Further to its announcement at E3 2019, Electronic Arts has confirmed it is rolling out its EA Access subscription service to PlayStation 4 on July 24th 2019. This move onto Sony’s PlayStation 4 platform now means EA “will offer subscriptions on more platforms than any other gaming company”.
Just like its PC and Xbox sibling, EA Access on PlayStation 4 will give players early access to try brand new games before or at release, plus a 10 per cent discount on all full EA games across the store, as well as additional content like DLC and season passes. Games in the PS4 Vault currently include Unravel 2, Battlefield V, FIFA 19, Madden 19, NHL 19, A Way Out, Fe, Titanfall 2, The Sims 4, and more.
EA does not currently offer multi-discounts for players wanting a subscription on more than one platform. While the PS4 price has yet to be confirmed, it’s thought EA Access will cost the same on PlayStation 4 as Xbox One – £4 per-month, or £20 for a full year.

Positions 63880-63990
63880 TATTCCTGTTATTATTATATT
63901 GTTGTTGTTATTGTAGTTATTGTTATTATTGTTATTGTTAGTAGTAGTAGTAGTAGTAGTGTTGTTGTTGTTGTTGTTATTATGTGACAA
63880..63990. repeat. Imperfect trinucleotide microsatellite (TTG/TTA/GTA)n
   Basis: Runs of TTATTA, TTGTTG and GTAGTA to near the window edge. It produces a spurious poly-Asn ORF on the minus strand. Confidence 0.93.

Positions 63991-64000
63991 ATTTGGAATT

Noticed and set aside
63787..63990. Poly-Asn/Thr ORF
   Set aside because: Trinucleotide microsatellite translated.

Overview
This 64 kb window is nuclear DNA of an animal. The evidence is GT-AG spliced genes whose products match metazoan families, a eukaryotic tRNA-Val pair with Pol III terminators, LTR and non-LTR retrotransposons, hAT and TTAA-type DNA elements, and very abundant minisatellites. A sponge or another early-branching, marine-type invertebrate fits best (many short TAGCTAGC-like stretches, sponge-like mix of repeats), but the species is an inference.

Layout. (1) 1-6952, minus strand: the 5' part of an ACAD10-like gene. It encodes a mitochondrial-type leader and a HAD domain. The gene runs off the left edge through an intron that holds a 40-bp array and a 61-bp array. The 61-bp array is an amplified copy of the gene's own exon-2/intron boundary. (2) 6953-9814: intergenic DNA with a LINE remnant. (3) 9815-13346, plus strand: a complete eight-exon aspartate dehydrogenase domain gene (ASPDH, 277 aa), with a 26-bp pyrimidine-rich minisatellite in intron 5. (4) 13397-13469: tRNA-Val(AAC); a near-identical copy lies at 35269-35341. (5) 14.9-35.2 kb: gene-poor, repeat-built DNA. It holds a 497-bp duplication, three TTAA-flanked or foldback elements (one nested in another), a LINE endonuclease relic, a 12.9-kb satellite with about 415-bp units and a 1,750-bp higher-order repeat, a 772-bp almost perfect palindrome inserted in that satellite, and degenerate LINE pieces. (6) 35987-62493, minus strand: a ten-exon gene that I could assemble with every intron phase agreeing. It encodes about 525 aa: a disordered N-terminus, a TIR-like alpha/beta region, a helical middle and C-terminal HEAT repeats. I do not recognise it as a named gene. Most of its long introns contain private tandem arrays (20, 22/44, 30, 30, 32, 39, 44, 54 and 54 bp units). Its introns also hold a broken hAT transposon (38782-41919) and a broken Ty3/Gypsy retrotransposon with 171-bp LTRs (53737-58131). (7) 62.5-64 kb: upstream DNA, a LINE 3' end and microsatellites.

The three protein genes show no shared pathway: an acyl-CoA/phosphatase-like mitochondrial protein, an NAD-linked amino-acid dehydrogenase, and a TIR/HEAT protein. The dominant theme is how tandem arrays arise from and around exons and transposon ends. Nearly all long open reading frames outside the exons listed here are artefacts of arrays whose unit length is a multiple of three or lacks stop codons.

Electronic Arts CEO Andrew Wilson recently confirmed the publisher remains committed to BioWare’s Anthem in spite of the fact the sci-fi shooter “may not have had the start [EA] wanted”.
“IP lives for generations, and runs in these seven-to-ten year cycles,” Wilson said. “So, if I think about Anthem on a seven-to-ten year cycle, it may not have had the start that many of us wanted, including our players. I feel like that team is really going to get there with something special and something great, because they’ve demonstrated that they can.”
Wilson then reflected on the differences between usual FPS players and BioWare players more generally, acknowledging that they have “different expectations” of what a BioWare game “should be”.
“What the BioWare teams are thinking about is that we’re going to build a lot of different types of games. We’re going to have our core BioWare audience that’s been with us for a really long time,” says Wilson. “There are kids today who are 12 years old who weren’t around when BioWare started making games… and they have different expectations of what a BioWare game should be in the context of the world they’ve grown up in.”